LZ Virus

 Virus Name:  LZ 
 Aliases:     Noon Beep 
 V Status:    Rare 
 Discovered:  January, 1992 
 Symptoms:    .COM files created 
 Origin:      The Netherlands 
 Eff Length:  5,085 - 8,847 Bytes 
 Type Code:   SNA - Spawning Non-Resident .COM & .EXE Infector 
 Detection Method:  ViruScan, F-Prot, AVTK, NAV, NAVDX, IBMAV, PCScan, 
                    Sweep, ChAV, 
                    Sweep/N, Innoc, AVTK/N, NShld, NProt, IBMAV/N, NAV/N, 
 Removal Instructions:  Delete infected programs 
 General Comments: 
       The LZ virus was submitted in January, 1992.  It is from The 
       Netherlands.  LZ is a non-resident spawing virus which infects 
       .EXE programs, though the .EXE program itself it not have been 
       When a program infected with LZ is infected, the LZ virus will 
       search the current directory for .EXE programs.  For each .EXE 
       program it encounters, the virus will check to see if there is 
       a corresponding .COM file with the same base file name.  If there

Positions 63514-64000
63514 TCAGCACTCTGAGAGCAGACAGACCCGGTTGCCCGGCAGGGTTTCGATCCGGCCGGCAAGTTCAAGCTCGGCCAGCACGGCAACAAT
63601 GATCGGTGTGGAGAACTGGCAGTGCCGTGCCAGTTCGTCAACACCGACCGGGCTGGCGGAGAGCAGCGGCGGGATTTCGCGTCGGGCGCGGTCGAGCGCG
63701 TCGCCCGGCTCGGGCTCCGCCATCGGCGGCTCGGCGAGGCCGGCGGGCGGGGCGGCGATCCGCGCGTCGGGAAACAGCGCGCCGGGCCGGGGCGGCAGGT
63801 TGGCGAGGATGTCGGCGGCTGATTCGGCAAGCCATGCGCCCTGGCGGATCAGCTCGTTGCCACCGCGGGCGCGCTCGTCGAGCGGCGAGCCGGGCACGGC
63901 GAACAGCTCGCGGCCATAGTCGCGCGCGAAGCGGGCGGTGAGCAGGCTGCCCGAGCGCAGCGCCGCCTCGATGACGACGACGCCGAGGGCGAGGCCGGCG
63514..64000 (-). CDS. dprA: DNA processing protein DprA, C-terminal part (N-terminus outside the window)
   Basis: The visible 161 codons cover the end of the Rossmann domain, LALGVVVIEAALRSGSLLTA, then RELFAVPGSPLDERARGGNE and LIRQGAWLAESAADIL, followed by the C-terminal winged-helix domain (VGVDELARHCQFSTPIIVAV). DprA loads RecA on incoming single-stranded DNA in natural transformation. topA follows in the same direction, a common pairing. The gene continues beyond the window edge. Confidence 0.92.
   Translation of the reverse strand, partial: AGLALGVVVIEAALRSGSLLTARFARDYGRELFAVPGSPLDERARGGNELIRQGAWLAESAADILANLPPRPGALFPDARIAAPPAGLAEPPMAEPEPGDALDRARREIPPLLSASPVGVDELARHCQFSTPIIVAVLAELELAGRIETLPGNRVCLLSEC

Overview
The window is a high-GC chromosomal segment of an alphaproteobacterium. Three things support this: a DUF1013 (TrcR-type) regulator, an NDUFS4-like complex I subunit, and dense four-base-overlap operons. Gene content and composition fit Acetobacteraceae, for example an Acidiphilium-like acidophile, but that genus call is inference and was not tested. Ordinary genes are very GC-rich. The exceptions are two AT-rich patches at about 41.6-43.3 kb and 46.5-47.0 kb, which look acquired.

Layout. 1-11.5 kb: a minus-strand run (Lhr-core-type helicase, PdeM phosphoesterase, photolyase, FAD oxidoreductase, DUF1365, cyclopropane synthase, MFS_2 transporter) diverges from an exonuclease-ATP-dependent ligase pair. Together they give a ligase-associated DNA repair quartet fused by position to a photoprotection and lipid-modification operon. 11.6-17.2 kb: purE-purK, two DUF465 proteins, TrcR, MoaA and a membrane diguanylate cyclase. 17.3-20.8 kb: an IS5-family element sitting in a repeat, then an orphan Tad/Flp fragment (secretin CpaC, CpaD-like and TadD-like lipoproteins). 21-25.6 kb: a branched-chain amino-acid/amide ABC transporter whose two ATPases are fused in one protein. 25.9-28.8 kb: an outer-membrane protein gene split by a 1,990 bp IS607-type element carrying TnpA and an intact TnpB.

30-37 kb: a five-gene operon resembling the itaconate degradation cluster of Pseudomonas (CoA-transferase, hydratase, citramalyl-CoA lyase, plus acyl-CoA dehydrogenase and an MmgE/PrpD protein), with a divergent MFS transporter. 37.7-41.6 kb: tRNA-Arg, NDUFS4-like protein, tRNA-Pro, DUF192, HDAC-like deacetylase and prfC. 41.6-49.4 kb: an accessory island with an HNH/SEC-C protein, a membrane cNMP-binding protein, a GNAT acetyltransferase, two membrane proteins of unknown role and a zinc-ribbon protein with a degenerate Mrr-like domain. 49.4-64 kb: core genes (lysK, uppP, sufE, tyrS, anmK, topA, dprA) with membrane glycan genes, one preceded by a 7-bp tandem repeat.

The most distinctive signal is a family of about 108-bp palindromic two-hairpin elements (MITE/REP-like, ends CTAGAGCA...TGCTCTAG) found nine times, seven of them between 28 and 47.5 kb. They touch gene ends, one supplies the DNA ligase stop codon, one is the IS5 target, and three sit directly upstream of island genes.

is not, the virus will create one.  The created .COM file will 
       contain the viral code, and be 5,085 to 8,847 bytes in length. 
       The file's date and time will be identical to the original .EXE 
       file's date and time in the DOS disk directory listing. 
       The LZ virus spreads by the user executing a .EXE program via 
       executing the program's base file name.  Since DOS will execute 
       a .COM file before a .EXE program, the virus code in the .COM 
       file will be executed.  Once the virus has completed execution, it 
       will then load and execute the corresponding .EXE program. 
       This virus' viral code is LZEXE'd, and the .COM files created by 
       the virus will contain the text strings typically contained in 
       LZEXE'd programs. 
       LZ-2: Isolated in The Netherlands in June, 1992, LZ-2 is a 
             later version of the LZ virus described above.  It will 
             infect up to three .EXE programs located in the current 
             drive's root directory whenever an infected program is 
             executed.  The corresponding .COM programs will be 
             approximately 5,106 to 9,141 bytes in length and have the 
             same file date/time in the DOS disk directory listing as 
             the original, unaltered, .EXE program. 
             Origin:  The Netherlands  June, 1992. 

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